Dear Portal friends: Do you enjoy having history at your fingertips? We’ve appreciated your support over the years, and need your help to keep history alive. Here’s the deal: we’ve received a Challenge Grant from the National Endowment for the Humanities. Now it’s time to keep our word and raise matching funds for the Cathy Nelson Hartman Portal to Texas History Endowment. If even half the people who use the Portal this month give $5, we’d meet our $1.5 million goal immediately! All donations are tax-deductible and support Texas history: yesterday, today, and tomorrow.

Not Now

The Southwestern Historical Quarterly, Volume 59, July 1955 - April, 1956

Book Reviews

bears reading and rereading, not only by faculty members but by
administrative and legislative officials.
The last address in the book carries the title, "The Obligation
of the Historian," a Phi Beta Kappa address at Rice Institute on
April 13, 1940. The obligation of the historian, in Dr. Barker's
own words, "is to tell the truth about the particular phase of the
past that he is discussing, and as much of the truth as he can."
To meet this obligation the historian encounters the difficulty
of collecting evidence. Then he has "to rid his mind of bias-
personal, emotional, social, economic, sectional, national"-an-
other difficulty. The third difficulty is to acquire the art of nar-
ration. Those historians who also teach face one other problem,
namely, that of deciding how to make the subject have "a func-
tional value in education."
The other essays, speeches, and responses between this alpha
and omega all will challenge the reader's close attention, and the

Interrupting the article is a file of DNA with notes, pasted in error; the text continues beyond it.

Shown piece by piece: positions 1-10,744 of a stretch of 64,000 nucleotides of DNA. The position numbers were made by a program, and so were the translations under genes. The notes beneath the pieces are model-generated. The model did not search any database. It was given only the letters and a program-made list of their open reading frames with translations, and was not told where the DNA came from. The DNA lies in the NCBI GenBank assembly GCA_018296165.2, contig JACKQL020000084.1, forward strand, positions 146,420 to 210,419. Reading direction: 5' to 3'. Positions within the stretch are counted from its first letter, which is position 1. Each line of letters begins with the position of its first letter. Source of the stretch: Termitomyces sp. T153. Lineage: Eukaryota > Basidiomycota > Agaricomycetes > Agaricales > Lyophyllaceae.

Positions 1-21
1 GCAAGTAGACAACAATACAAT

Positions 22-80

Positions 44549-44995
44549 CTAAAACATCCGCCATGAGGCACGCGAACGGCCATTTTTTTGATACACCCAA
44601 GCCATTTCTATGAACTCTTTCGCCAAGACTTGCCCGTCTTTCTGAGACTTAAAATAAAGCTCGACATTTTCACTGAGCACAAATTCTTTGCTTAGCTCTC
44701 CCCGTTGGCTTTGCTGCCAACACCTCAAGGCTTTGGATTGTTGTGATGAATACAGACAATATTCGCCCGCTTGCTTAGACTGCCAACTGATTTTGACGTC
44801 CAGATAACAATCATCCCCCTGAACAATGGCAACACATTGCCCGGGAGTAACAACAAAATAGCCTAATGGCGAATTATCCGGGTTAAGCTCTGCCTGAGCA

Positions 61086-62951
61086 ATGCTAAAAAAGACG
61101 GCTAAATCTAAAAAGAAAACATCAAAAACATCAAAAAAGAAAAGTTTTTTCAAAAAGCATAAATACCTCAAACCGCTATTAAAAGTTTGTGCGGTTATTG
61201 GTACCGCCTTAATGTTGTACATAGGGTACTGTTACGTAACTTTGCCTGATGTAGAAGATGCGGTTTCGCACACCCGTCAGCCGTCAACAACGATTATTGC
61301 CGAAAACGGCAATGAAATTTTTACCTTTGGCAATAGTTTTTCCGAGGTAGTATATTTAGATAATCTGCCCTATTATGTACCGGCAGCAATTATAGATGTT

foresight and interest which provided the two funds under which
this book was published deserve great commendation.
The University of Texas
Beyond the Cross Timbers: The Travels of Randolph B. Marcy,
1812-1887. By W. Eugene Hollon. Norman (University of
Oklahoma Press), 1955. Pp. xiii+270. Illustrations, bibli-
ographical notes, index. $4.00.
This is the narrative of the long and checkered career of an
army officer and his family. Twenty-one-year-old Lieutenant Ran-
dolph B. Marcy, West Point class of 1832, accompanied by his
vivacious eighteen-year-old bride, went on his initial army assign-
ment to Fort Howard, Wisconsin, in 1833. President Hayes ac-
cepted the retirement, nearly fifty years later, of Brigadier Gen-
eral Marcy as inspector general. The army was unspecialized but
frontier-bound in those years and Marcy's tours touched such
noted outposts as Forts Arbuckle, Armstrong, Belknap, Dearborn,
Gibson, McIntosh, Phantom Hill, Ringgold, Sill (site suggested
by him), Smith, Snelling, Towson, and Washita. His military
meanderings were from Fort Gratoit, Michigan, to Fort Myers,
Florida, and from Fort Bridger, Wyoming, to Fort Brown, Texas,


Texas State Historical Association. The Southwestern Historical Quarterly, Volume 59, July 1955 - April, 1956. Austin, Texas. The Portal to Texas History. Accessed May 3, 2016.

Beta Preview